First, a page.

News | Published November 28 2019

Manning and Co look deeper in order to understand their clients’ financial needs

Giving a child pocket money for the first time can be a fascinating experience for a parent.

Some children will start speculating which house they’re going to buy on their road with 50 pence coin burning a hole in their pocket. Some will return with an almost always worrying quantity of sweets. Some, usually the favourite choice of the parent in question, will stash it away in a secret location, not to be touched on even the rainiest of days.

These tendencies are innocent and amusing in children, but they are often indicative of the type of spender an adult is to become. It would be a safe bet to assume the 35-year-old who has maxed out three credit cards was also the child who ran straight for the piggy bank. The person you would make that bet with probably gambled their first fifty pence into a pound.

Mike LeGassick, director of Manning & Company, has used this philosophy to grow his business into a company with a £3 million turnover. Writing in his best practice article for The Parliamentary Review, LeGassick highlights how important it is to understand the specific client rather than have just one approach. This doesn’t just mean ‘learning about the client’s needs’ in a business sense, an often used and unspecific term. It means understanding their financial tendencies, their subconscious patterns and the things they didn’t even realise were driving them.

Often, one of the first questions Manning & Company will ask is what the client’s earliest memories concerning money are. LeGassick writes ‘views on money are often instilled at a young age, and research has shown this to have a lasting effect on financial decisions made in later life’. The organisation seeks to understand the client’s parent’s attitude to money, with LeGassick saying ‘people are often irrational when it comes to finance, and the psychology of these decisions has to be understood’.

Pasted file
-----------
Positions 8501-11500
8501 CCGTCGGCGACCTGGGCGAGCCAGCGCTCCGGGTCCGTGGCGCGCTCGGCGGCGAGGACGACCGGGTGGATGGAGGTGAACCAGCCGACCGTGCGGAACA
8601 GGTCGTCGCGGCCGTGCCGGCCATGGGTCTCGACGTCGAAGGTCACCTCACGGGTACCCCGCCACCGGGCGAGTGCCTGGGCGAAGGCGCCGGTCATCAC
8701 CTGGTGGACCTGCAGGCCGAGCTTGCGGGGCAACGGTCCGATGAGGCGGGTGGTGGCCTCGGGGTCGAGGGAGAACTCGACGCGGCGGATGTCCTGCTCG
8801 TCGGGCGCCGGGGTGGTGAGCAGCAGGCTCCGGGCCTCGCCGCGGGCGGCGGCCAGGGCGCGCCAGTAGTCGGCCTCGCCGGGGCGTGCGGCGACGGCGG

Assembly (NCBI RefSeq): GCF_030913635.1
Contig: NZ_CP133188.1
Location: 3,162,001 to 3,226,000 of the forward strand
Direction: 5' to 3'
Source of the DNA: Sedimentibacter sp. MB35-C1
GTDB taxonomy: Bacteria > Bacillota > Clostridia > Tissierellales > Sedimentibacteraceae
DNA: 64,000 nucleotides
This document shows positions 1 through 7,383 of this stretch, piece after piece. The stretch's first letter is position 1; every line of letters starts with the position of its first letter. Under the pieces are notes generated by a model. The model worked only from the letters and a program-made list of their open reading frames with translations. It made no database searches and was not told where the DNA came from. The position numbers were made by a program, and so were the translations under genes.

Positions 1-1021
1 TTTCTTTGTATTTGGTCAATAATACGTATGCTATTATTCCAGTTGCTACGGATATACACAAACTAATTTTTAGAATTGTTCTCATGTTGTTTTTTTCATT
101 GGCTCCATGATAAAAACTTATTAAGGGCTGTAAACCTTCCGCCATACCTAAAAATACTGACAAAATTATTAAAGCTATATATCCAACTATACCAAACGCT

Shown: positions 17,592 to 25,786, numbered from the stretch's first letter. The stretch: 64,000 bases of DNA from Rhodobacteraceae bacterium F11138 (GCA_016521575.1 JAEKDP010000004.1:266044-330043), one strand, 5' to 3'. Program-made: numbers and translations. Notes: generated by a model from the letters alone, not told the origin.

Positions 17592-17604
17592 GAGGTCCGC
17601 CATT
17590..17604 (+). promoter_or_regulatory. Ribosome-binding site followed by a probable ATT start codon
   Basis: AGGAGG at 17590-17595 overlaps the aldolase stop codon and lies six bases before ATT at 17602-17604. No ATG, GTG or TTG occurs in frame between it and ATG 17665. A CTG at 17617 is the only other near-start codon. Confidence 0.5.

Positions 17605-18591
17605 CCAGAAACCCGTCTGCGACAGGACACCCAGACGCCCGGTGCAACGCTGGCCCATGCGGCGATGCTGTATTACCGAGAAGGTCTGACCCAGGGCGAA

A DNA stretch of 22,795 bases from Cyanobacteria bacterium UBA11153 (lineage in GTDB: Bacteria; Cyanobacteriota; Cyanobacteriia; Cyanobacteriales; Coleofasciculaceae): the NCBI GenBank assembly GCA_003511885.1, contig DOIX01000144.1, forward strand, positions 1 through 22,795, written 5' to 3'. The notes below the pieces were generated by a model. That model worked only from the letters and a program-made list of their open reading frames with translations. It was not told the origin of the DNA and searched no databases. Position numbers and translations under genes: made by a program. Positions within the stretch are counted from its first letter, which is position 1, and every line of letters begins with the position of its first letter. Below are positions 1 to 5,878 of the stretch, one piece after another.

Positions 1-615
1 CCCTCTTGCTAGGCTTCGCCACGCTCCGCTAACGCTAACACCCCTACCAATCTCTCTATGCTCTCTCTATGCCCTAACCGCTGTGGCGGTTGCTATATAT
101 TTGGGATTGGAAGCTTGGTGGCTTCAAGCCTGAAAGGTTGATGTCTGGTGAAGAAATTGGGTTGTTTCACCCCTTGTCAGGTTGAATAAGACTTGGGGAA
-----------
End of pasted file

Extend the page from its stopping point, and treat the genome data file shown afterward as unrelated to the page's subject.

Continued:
The company combine this with ‘anchoring questions’, such as whether they recall Black Monday, or what their understanding of the FTSE 100 is. These questions are designed to gauge how the client views their money and to correct anything that may be leading them down dangerous paths.

This approach cuts through miscommunications and gets results. A financial advisor who take a client at their word when told that they understand often complex subjects is one who is doing a disservice to the people they are working with. Most IFAs have a strong understanding of the financial world; it takes a particular type to boast a strong understanding of its clients.

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Authored by

The Parliamentary Review

November 28 2019

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